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J Pediatr Gastroenterol Nutr. 2009 Nov;49(5):589-93. doi: 10.1097/MPG.0b013e31819ca18e.

Prevalence of metabolic bone disease in children with celiac disease is independent of symptoms at diagnosis.

Author information

1
Division of Pediatric Gastroenterology & Nutrition, Department of Pediatrics, Stollery Children's Hospital, Alberta Health Services, Edmonton and Area, Canada .

Abstract

OBJECTIVES:

: Given dietary gluten exposure, growing children with celiac disease may experience malabsorption of nutrients, negatively affecting bone health. The purpose of this study was to determine the prevalence of low bone mass in children with celiac disease, according to the presence of symptoms at diagnosis.

MATERIALS AND METHODS:

: A retrospective chart review of the Stollery Children's Hospital Celiac Clinic charts (April 1989-September 2007) was conducted. Bone mineral density (BMD) of the spine was measured using dual energy x-ray absorptiometry. Demographics, symptoms at presentation, and anthropometric and biochemical data relevant to bone health were recorded.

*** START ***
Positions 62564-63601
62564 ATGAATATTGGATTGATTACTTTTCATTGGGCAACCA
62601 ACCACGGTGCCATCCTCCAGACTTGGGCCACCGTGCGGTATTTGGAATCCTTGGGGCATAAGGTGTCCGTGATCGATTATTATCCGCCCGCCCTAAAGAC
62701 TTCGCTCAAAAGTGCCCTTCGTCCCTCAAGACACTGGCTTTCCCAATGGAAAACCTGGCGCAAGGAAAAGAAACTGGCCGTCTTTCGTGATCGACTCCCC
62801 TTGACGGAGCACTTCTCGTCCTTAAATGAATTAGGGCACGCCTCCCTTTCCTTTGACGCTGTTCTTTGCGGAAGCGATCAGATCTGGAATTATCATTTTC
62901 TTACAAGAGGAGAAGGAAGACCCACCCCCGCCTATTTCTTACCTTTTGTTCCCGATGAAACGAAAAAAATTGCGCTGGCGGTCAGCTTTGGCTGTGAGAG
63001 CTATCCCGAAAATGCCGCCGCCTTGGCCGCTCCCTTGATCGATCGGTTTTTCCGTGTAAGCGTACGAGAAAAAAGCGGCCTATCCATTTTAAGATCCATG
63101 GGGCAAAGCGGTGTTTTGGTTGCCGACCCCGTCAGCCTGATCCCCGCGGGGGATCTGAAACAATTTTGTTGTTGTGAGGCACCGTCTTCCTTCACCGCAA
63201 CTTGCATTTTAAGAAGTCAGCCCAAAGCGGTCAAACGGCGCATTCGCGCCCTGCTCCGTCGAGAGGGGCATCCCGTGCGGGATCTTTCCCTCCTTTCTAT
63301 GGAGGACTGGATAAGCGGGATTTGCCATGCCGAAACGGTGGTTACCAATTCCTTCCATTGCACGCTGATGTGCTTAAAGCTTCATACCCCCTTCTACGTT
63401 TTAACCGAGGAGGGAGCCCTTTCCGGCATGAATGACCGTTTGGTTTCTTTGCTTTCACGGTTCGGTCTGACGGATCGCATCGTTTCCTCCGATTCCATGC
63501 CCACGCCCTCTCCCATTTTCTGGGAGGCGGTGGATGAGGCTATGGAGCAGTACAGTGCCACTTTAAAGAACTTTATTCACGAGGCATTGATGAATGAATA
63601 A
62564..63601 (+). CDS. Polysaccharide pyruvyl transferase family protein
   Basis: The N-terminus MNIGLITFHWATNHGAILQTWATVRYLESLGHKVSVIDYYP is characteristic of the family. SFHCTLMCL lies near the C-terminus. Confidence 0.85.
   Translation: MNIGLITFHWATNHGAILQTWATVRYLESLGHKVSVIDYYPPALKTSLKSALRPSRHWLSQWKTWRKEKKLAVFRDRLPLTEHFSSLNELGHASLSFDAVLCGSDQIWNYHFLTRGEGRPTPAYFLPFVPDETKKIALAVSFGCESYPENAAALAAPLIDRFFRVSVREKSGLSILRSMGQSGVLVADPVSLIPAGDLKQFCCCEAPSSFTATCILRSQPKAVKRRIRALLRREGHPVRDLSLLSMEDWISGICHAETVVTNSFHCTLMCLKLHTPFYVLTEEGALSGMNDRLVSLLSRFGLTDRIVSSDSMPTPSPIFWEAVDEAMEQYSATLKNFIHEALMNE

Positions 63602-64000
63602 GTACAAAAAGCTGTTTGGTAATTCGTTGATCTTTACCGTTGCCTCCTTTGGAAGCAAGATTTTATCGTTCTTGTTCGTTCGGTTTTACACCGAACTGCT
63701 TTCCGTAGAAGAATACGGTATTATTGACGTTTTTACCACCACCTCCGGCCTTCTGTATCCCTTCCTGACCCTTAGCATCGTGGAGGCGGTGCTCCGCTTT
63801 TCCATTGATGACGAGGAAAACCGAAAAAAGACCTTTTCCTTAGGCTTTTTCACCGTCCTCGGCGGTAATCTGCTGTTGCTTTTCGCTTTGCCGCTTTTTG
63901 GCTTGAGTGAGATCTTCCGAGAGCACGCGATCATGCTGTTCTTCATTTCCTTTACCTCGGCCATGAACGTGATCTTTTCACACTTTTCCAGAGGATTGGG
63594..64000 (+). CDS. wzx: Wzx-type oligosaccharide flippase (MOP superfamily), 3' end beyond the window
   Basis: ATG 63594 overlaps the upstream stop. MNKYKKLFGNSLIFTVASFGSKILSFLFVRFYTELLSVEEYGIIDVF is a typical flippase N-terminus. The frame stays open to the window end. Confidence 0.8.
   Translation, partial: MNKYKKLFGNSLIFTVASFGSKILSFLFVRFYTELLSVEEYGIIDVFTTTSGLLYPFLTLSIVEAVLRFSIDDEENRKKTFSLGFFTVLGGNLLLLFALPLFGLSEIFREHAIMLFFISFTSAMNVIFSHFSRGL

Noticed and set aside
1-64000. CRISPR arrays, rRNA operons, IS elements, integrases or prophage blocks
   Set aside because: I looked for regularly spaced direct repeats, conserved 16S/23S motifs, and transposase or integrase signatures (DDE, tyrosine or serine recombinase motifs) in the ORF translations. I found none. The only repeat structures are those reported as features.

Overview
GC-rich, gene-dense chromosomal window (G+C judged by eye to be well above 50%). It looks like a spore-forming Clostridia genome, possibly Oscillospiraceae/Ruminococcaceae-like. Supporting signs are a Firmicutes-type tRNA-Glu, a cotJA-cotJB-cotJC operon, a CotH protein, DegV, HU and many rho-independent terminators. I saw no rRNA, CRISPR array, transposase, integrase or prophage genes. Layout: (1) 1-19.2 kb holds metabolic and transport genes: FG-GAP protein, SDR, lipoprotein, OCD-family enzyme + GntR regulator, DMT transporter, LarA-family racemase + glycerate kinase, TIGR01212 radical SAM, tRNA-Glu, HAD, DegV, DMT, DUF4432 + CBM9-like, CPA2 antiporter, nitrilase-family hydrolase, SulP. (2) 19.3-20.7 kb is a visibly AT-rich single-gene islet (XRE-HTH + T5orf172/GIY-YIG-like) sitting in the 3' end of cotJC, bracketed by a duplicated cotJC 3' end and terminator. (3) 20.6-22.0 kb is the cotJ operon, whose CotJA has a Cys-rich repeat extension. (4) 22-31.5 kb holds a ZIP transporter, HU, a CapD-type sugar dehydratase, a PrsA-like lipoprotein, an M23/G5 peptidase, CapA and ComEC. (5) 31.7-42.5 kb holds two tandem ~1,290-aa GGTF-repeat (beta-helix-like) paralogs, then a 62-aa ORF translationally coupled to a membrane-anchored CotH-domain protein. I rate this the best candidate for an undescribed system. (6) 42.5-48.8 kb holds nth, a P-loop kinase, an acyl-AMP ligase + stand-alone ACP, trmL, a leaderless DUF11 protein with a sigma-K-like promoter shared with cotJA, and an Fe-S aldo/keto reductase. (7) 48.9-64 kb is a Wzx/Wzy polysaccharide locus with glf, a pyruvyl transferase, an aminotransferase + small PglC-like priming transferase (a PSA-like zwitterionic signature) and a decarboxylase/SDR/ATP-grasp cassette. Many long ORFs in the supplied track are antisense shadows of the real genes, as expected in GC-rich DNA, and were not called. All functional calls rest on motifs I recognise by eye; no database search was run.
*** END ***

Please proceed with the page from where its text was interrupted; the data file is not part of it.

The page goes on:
RESULTS:

: Seventy-four children (9.6 +/- 3.7 years; range 3.3-16.0 years) were included. Lumbar BMD z scores more than or equal to -1 were observed in 58 cases (65%), z scores below -1 but above -2 were observed in 14 cases (19%) and z scores less than or equal to -2 were observed in 12 cases (16%). There was no significant difference in mean lumbar BMD z scores between symptomatic and asymptomatic children (P = 0.34). When adjusted for bone age and bone surface area, BMD lumbar z score was inversely correlated with age at diagnosis (P < 0.05).

CONCLUSIONS:

: An equivalent reduction in spine bone mass was observed in children with celiac disease at diagnosis regardless of the presence of symptoms. Delayed diagnosis of children with celiac disease may increase the risk of adult osteoporosis. Appropriate screening of children at risk of celiac disease for the purpose of early diagnosis, as well as routine evaluation of bone mineral density in such children, are important to prevent long-term complications associated with poor bone health.

PMID:
19644400
DOI:
10.1097/MPG.0b013e31819ca18e
[Indexed for MEDLINE]

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